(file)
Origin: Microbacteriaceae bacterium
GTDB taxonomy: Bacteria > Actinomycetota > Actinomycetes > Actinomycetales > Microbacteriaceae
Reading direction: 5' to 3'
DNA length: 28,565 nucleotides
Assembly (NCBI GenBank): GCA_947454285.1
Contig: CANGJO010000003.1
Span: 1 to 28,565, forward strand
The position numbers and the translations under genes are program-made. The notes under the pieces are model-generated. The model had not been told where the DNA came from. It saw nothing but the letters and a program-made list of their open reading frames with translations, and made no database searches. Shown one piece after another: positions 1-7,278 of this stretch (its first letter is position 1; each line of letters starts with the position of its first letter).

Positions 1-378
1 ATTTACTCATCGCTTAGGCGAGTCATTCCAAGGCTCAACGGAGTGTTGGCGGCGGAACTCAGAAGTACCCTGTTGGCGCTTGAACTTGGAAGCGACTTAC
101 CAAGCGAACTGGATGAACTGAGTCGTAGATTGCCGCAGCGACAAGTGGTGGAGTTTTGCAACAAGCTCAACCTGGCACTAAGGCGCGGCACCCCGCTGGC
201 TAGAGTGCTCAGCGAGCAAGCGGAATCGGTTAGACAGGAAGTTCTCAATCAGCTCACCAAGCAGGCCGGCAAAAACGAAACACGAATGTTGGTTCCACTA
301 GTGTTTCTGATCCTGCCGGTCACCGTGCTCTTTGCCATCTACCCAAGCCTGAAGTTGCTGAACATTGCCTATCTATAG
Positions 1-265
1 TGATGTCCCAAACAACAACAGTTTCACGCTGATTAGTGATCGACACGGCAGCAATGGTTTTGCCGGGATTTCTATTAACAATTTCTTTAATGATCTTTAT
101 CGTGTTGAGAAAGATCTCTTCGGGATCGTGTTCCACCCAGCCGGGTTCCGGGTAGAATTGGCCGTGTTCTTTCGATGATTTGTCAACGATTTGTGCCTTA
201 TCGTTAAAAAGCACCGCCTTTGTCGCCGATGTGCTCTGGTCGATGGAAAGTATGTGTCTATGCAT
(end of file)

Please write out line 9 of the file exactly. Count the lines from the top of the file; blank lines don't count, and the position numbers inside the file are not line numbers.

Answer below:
Positions 1-378